Jezebel opens in Antebellum (1852) New Orleans. Southern belle Julie Marsden (Bette Davis) upsets everyone when she arrives at her own party wearing her "horse clothes" instead of changing.
When her fiancé, banker Preston “Pres” Dillard (Henry Fonda), is tied up in a board meeting, she marches on over to rush him along. Everybody encourages him to treat her with a firm hand, including Dr. Livingstone (Donald Crisp) and Gen. Theopholus Bogardus (Henry O’Neill).
So she does it again. Apparently, there are Southern rules about that sort of thing, but as she's pretty much a spoiled brat, Julie wears a red dress to the Olympus Ball. Not only that, she tries to get an admirer, Buck Cantrell (George Brent), to take her to the ball. He demurs, for her own good. Pres himself acquiesces, apparently willing to let the whole thing play out.
Things get out of hand at the ball, and they find themselves dancing alone to the stares of all the guests. Next thing you know, he dumps her. Aunt Belle Massey (Fay Bainter) tries to help, but Julie refuses, and mopes around for a year until he returns to help Dr. Livingston deal with a looming breakout of yellow fever.
Julie's ecstatic, until Pres introduces her to his wife, Amy Bradford Dillard (Margaret Lindway). It's like to break her heart, but she refuses to give up. Her manipulations cause trouble. Lots of fatal trouble.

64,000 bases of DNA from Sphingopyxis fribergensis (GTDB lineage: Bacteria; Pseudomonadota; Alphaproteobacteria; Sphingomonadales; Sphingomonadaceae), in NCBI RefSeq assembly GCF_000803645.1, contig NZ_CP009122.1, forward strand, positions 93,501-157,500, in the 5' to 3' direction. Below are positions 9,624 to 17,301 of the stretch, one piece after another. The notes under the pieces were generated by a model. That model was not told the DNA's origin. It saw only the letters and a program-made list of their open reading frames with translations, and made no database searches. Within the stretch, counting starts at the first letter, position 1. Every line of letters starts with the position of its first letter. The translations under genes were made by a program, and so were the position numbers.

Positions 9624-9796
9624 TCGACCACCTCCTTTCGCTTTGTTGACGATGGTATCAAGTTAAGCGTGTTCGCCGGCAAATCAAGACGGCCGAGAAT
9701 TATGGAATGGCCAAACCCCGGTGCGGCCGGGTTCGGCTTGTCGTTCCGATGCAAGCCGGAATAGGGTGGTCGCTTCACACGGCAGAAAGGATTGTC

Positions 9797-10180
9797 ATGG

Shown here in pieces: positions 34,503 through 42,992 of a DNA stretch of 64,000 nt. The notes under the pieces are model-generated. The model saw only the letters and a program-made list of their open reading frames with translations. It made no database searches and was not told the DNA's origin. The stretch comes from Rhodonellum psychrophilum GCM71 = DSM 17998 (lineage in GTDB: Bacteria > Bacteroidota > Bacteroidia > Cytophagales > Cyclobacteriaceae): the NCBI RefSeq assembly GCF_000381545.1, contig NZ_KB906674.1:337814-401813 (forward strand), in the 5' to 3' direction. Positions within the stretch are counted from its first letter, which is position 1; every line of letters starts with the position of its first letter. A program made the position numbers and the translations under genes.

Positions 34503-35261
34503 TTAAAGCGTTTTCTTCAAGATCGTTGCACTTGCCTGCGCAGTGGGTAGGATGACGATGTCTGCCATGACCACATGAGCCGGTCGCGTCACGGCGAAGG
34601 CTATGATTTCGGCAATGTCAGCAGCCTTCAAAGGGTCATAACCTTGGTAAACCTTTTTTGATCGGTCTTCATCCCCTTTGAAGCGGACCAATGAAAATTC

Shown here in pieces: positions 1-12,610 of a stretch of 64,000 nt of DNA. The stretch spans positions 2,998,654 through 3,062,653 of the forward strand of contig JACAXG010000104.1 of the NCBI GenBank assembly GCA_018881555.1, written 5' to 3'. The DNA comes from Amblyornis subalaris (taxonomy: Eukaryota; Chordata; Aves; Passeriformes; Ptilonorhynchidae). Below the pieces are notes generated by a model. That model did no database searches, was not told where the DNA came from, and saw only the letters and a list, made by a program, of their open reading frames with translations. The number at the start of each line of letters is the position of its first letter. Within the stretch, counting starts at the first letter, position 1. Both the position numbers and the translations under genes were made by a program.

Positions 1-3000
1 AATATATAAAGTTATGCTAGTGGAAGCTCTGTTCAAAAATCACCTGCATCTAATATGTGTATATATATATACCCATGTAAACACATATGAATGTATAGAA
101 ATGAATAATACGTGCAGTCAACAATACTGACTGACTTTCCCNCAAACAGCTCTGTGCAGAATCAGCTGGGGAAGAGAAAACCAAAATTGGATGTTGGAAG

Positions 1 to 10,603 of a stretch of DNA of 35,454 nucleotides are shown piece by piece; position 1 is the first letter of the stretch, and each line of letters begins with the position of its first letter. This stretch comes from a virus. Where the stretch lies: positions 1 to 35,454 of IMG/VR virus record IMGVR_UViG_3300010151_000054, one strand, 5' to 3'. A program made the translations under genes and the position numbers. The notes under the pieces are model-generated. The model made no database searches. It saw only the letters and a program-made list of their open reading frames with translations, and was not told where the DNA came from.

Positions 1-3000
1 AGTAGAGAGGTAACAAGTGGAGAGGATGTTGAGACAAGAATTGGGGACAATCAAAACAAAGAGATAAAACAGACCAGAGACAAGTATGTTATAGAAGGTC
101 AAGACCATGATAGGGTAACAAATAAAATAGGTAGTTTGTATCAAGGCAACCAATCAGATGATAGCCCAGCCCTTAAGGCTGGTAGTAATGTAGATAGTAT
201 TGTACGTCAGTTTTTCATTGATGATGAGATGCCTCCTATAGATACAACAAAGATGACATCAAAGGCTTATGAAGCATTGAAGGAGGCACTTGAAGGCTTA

And that's when the Yellow Jack epidemic breaks out a-main. Compromises and sacrifices have to be made when it becomes necessary to care for a loved one.
Although it was rumored that Bette Davis was offered the lead role because she lost out for Scarlett O’Hara in 1939’s Gone with the Wind, it’s not true. Jezebel was filmed long before the role of Scarlett had been cast.
Jezebel is often referred to as a black-and-white version of Gone with the Wind. Miss Davis earned $650 a week for her work. Two familiar character actors – Eddie "Rochester" Anderson and Spring Byington – have small roles in the film.
Selected for preservation by the U.S. Library of Congress, Jezebel was nominated for five Academy Awards, including Best Picture, Best Cinematography and Best Music Scoring. Jezebel won two – Bette Davis for Best Actress, and Fay Bainter for Best Supporting Actress. Deserving. Very deserving, indeed.
I've seen a lot of Bette Davis' films, but this was quite a tour de force.
“I'll make him live, I will. Whatever you might do, I can do more, 'cause I know how to fight better than you.” – Julie Marsden (Bette Davis)
“I like my convictions undiluted, same as I do my bourbon.” – Buck Cantrell (George Brent)
"I'm thinking of a woman named Jezebel, who did evil in the sight of God." – Aunt Belle Massey (Fay Bainter)